Staying Ahead of the Data Curve

July 23, 2021

The Purdue Center for Regional Development (PCRD) data tools are a best kept secret at Purdue. PCRD data tools present a variety of socioeconomic information for individual counties in Indiana as well as regions that are members of the Indiana Association of Regional Councils (IARC). In so doing, PCRD supports its mission of engagement within Indiana and serves as the designated Indiana’s university center for the U.S. Economic Development Administration (EDA).

Typically, we think of ‘data’ as a static resource; numbers lying flat on a page. But when the Purdue Center for Regional Development arrays data graphically on a map and layers and juxtaposes different data sources, suddenly the numbers ‘come alive’ and tell stories for decision-makers.

Lee Lewellen
President and CEO of the Indiana Economic Development Association

In addition, PCRD engages with other centers such as Purdue’s Military Family Research Institute (MFRI) and state agencies such as the Office of Community and Rural Affairs (OCRA) to present custom data on specific topics. The data tools cover a variety of topics ranging from the digital divide, poverty, housing, demographics, industry and occupation clusters to data about military service members, veterans, and their families.

As the EDA’s University Center in Indiana, PCRD has developed an online data dashboard to guide the economic development activities of IARC regions. Some of these regions are the designated economic development districts, and a few have the designation of a metropolitan planning organization. These regions use the tool and other data from PCRD to develop their comprehensive economic development strategies (CEDS) and planning documents for regional economic development.

PCRD maintains custom definitions and data for industry and occupation clusters focusing on economic competitiveness and knowledge-based economy for the U.S. The IARC data dashboard presents information on the competitiveness of the regional economies, a required element in the CEDS planning process.

Indraneel Kumar
PCRD Principal Regional Planner

The dashboard showcases a core set of indicators on each of the 16 IARC member regions, including industry clusters, occupation clusters, population features, labor market indicators, broadband speeds, STEM (science, technology, engineering and mathematics) jobs, income and poverty measures, and more. The dashboard makes extensive use of Tableau for data visualization and allows users to copy images to include in reports and presentations.

IARC Executive Director, Brian Long commented, “With the IARC Data Dashboard, PCRD has provided Indiana Regional Councils an invaluable tool in identifying and verifying issues and problems within their respective regions. This information has been used to secure funding through grant and other resources to address those problems identified. In the future, as the Data Dashboard is updated, the Regional Councils can monitor the impact of their efforts in addressing specific issues.”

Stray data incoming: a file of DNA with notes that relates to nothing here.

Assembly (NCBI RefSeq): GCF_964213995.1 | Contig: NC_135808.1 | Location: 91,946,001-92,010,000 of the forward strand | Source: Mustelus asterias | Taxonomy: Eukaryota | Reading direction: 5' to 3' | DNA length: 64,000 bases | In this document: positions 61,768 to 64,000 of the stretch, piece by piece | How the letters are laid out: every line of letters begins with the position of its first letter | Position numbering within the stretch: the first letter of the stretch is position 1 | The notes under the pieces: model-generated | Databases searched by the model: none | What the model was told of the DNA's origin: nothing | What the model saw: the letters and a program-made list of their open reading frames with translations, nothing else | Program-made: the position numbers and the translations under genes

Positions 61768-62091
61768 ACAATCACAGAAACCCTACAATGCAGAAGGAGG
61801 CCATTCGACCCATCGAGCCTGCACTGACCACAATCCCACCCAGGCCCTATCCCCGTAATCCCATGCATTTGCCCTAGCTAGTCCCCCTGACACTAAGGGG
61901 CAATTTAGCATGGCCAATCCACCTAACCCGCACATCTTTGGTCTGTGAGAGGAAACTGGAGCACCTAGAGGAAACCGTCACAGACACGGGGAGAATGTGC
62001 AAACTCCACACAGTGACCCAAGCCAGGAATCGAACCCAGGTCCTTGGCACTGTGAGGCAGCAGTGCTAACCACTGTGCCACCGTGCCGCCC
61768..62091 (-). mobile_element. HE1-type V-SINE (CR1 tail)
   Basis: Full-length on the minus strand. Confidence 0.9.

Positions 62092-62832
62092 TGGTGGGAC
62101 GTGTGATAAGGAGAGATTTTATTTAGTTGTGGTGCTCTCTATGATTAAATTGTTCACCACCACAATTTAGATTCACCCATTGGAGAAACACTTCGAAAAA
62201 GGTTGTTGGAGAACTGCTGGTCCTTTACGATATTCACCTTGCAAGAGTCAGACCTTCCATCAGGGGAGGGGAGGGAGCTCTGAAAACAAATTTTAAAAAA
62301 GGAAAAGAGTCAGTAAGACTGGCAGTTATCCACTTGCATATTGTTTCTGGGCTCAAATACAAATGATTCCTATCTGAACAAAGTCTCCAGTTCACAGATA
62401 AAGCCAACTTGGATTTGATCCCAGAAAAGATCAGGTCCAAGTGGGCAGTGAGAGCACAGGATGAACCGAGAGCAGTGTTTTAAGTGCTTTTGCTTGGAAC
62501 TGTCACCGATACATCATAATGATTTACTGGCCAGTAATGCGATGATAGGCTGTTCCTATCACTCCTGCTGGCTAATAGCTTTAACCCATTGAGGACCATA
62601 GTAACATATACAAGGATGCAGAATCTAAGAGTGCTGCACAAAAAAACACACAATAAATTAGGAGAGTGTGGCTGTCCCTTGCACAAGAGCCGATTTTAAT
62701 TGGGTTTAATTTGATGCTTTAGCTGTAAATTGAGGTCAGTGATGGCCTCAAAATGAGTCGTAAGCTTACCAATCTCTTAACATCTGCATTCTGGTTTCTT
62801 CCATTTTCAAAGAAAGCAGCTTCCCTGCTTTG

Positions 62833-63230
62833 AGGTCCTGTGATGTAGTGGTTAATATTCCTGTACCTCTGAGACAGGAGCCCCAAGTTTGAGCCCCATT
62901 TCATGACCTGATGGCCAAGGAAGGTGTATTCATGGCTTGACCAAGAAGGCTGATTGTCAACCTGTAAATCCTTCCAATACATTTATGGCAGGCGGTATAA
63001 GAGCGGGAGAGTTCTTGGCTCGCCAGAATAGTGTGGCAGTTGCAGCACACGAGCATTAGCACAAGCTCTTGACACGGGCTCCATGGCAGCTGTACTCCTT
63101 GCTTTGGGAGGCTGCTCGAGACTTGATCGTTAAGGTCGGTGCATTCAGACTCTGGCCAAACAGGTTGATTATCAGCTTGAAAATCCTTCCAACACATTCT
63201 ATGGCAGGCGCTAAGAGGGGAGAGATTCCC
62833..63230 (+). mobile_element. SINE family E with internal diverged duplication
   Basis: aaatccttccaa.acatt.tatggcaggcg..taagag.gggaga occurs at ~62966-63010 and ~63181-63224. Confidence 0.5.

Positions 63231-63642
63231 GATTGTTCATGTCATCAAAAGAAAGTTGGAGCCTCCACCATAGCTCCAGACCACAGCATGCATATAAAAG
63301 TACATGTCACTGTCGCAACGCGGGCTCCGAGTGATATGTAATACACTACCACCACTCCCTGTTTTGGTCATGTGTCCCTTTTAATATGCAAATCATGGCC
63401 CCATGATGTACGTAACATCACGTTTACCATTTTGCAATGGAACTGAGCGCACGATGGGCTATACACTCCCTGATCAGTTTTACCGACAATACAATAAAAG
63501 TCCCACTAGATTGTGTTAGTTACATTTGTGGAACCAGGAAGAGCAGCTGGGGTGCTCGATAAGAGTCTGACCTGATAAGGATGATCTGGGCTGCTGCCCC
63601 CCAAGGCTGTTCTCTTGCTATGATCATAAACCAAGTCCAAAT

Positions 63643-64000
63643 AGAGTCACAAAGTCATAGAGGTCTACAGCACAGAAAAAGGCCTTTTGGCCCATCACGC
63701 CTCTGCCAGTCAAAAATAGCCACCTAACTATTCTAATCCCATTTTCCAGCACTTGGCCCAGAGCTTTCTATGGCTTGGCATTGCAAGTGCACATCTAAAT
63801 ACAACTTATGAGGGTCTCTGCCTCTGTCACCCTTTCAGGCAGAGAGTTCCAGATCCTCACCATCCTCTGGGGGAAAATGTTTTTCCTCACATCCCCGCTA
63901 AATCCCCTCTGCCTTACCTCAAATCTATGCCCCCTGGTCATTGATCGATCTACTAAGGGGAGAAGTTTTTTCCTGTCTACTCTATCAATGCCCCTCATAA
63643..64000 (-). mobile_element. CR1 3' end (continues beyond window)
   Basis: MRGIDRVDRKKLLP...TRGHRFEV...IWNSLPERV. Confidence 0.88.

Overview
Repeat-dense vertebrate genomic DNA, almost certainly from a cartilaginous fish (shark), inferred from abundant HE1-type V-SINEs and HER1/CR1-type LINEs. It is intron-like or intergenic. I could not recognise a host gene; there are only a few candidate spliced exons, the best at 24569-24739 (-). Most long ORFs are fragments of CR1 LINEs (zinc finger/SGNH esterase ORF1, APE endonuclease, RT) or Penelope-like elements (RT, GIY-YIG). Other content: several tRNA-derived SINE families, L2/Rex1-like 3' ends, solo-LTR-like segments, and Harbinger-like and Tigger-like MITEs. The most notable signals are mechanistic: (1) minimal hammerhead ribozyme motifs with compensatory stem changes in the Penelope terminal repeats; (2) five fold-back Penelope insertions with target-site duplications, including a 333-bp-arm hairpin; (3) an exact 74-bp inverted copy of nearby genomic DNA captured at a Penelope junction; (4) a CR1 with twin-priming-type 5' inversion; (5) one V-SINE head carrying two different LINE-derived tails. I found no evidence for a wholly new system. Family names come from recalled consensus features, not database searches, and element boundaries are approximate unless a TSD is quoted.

PCRD also provides county data snap shots as story-maps for each of the 92 counties in Indiana. These snap shots highlight a variety of demographic, economic and labor market information that local leaders, community organizations and others can use to gain a better perspective on current conditions and opportunities in their counties. The majority areas of interest include a county’s demography, economy, labor market, broadband, and quality of life, but the report has more than 35 select variables and indicators that are available for the user.

Developed originally in partnership with Purdue Extension and the Extension Community Development program, the snaps shots present a variety of public and subscription-based data that are not easily available on the public domain. These data are often used for grant applications and in local decision making. The snap shots also include simplified socioeconomic analysis and interpretation of the major findings for each section.

The snap shot data are derived from a variety of public and proprietary data sources that include the U.S. Census Bureau, Economic Modeling Specialists, International (EMSI), YourEconomy, Small Area Income and Poverty Estimates (SAIPE) Program, Bureau of Economic Analysis (BEA), Center for Neighborhood Technology Housing and Transportation (CNT H+T), American Association of Retired Persons (AARP), Bureau of Labor Statistics (BLS), StatsIndiana, OnTheMap, Federal Communications Commission (FCC), PCRD, Health Resources and Services Administration (HRSA), Indiana State Department of Health (ISDH), Centers for Disease Control and Prevention (CDC), Robert Wood Johnson Foundation, and National Association for Public Health Statistics and Information Systems (NAPHSIS).

PCRD is a must-have for the toolkit of anyone who needs to understand the Indiana economic and social landscapes. The value is twofold: information covers multiple years so one can study trends, and the data is comprehensive, covering everything from connectivity to demographics and economic metrics. The information presented is objective, current, and curated in meaningful ways. What I appreciate most about the PCRD tools are the visual representation of the data, ability to customize the data set, and capability to download reports.

Cristina Farmus
Deputy Chief of Staff to the Dean of Engineering